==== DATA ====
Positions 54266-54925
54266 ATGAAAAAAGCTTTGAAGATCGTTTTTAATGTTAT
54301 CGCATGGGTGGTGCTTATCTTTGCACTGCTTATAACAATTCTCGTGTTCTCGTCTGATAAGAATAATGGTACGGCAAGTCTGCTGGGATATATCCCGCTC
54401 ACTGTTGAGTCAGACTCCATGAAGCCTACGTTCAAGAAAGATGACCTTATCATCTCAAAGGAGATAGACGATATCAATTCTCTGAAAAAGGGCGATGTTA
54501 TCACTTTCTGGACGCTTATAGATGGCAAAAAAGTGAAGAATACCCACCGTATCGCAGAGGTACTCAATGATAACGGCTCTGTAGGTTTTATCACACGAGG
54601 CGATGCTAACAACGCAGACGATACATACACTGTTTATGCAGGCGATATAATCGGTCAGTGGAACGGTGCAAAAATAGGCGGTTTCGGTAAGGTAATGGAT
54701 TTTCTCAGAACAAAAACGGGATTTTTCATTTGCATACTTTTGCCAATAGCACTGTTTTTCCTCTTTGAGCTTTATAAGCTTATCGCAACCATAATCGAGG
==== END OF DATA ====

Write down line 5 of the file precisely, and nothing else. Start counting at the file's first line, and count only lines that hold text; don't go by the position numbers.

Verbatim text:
54501 TCACTTTCTGGACGCTTATAGATGGCAAAAAAGTGAAGAATACCCACCGTATCGCAGAGGTACTCAATGATAACGGCTCTGTAGGTTTTATCACACGAGG